After “Coke Studio’s” phenomenal success in Pakistan, India has decided to have its very own version of the show. The much-awaited “Coke Studio @ MTV” made its debut on June 17, and, surprisingly, it was much better than expected. The sound that producer Leslie Lewis has created is similar to what his Pakistani counterpart across the border, Rohail Hyatt, has been producing since 2008. Yet “Coke Studio” in India takes the cake because of the use of indigenous instruments and well-synchronised melodies. The Indian show featured many of the country’s talented folk artists. However, the musicians sent a clear message with the first episode: Bollywood is their music and they do not want to move beyond it.
KK and Sabri brothers: ‘Chadta Suraj’
Sabri brothers and the talented KK performed a rendition of the famous qawaali originally sung by Pakistani Qawwal Aziz Nazan. The song can potentially sound like a Pakistani song, but it has a very original feel due to the absence of vocal tuners. The number featured interesting work on the bass guitar, followed by a unique mix of qawaali and rock music. 8/10
Tochi Raina and Mathangi Rajshekhar: ‘Yaar Basainda’
“Yaar Basainda”, a collaboration of Punjabi sufi folk and Carnatic music, which originates from the southern part of India, was sung by Tochi Raina and Mathangi Rajshekhar. The elements of rock incorporated in the number gave it a very progressive sound. Even though Raina has the tendency to sing slightly off tune, he is a welcome change in Indian commercial music and in fact he can be an ideal rock music vocalist. Mathangi also did a fabulous job with some of her lower notes. Pakistani listeners will especially be enthralled by Carnatic music in the song. 9/10
Musam Gogoi and Shankar Mahadevan: ‘Tip Top’ and ‘Me Dolkar’
“Tip Top” is an Assamese Bihu folk song about a man expressing love for a woman and “Me Dolkar” is another Koli folk tune, commonly sung by the fishermen in Mahrashtra. These two folk numbers, originating from different regions, are sung by Shankar Mahadevan and Mausam Gogoi. The Assamese melody has a very catchy tune and the transitions within the song featured excellent flute playing. However, the song would have been even better had Mahadevan been utilised more. (7/10)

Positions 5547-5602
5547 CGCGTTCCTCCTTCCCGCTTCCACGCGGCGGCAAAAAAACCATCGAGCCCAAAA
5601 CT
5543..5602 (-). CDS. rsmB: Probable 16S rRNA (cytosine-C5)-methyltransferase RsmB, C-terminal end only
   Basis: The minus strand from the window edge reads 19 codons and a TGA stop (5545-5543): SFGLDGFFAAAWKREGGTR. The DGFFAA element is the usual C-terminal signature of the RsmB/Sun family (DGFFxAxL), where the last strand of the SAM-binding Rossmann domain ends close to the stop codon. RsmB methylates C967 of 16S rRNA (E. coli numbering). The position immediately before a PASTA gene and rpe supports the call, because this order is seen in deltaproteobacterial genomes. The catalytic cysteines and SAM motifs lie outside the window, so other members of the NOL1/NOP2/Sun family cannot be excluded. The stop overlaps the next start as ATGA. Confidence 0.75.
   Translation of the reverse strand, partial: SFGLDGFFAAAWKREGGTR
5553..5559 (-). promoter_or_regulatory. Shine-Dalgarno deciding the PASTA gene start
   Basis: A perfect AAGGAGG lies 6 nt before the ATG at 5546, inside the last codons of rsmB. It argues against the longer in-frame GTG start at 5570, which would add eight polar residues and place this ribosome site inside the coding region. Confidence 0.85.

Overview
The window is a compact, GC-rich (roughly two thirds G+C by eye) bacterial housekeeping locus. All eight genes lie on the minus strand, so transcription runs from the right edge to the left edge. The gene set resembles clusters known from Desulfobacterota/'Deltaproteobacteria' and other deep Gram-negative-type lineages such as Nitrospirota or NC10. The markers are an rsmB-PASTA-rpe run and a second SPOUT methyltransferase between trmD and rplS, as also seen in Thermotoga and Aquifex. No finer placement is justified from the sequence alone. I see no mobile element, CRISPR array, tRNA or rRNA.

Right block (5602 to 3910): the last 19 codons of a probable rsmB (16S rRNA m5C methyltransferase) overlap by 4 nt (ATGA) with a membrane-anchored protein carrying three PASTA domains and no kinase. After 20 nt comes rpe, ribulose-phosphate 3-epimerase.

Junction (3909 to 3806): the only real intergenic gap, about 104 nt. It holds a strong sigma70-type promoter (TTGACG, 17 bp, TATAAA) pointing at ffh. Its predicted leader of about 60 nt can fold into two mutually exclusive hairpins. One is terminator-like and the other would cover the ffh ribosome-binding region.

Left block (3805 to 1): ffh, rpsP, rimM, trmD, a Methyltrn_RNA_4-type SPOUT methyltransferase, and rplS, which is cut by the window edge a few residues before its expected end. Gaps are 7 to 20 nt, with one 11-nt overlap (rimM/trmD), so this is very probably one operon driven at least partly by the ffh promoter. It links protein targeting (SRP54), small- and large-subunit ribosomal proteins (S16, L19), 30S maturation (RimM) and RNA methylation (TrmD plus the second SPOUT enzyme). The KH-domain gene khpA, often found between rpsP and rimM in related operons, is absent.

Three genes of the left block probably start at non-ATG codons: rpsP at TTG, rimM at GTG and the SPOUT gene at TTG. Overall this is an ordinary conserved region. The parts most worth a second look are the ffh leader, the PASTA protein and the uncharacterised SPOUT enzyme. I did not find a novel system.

Saurav Moni and Shaan: ‘O Majhi Re’
This ancient boatman tune originates from Bengal. It inspired the song “O Majhie Re” composed by SD Burman for the film Khushboo. The song has a very tropical feel to it and the flutes used, remind one of Shafqat Amanat Ali’s “Ye Hosla”. The flutes and percussions were amazing but redundant repetition made the song a bit of a drag. (7/10)
Harshdeep Kaur: ‘Hoo’
A 400-year-old kalam originally composed by Sultan Bahu, a Sufi saint who belonged to the Awan tribe, has been sung by his followers across Pakistan for centuries. Harshdeep Kaur displays her vocal brilliance, but the overall song sounds like a number performed at a singing competition or at karaoke. The sound of this tune is mundane and for Pakistani music listeners the alaaps are bound to become annoying after some time. (6/10)
Sunidhi Chauhan and Bondo: ‘Bichua’
Originally an Assamese folk tune, this famous song was composed by Salil Chaudary for the 1958 hit movie Madhumati and was sung by Lata Mangeshkar and Manna De. Sunidhi Chouhan and Bondo collaborated to give the song a new flavour. Even though folk music is incorporated in the song, it cannot overpower the Bollywood melody. However, the brilliant work on the traditional percussive instruments saves this piece. (7/10)
Chinna Ponnu and Kailash Kher: ‘Vethalai’
This song featured a collaboration of famous North Indian singer Kailash Kher and South Indian singer Chinna Ponnu. The Tamil lyrics of the song have been sung by street singers in Tamil Nadu while Kailash Kher wrote the Hindi part of the song.
The number has a brilliant melody and has been sung in a very refreshing way. Yet all the effort goes in vain because of the poor use of instruments; even Kher’s powerful vocals can’t save it. (6/10)
Published in The Express Tribune, June 22nd, 2011.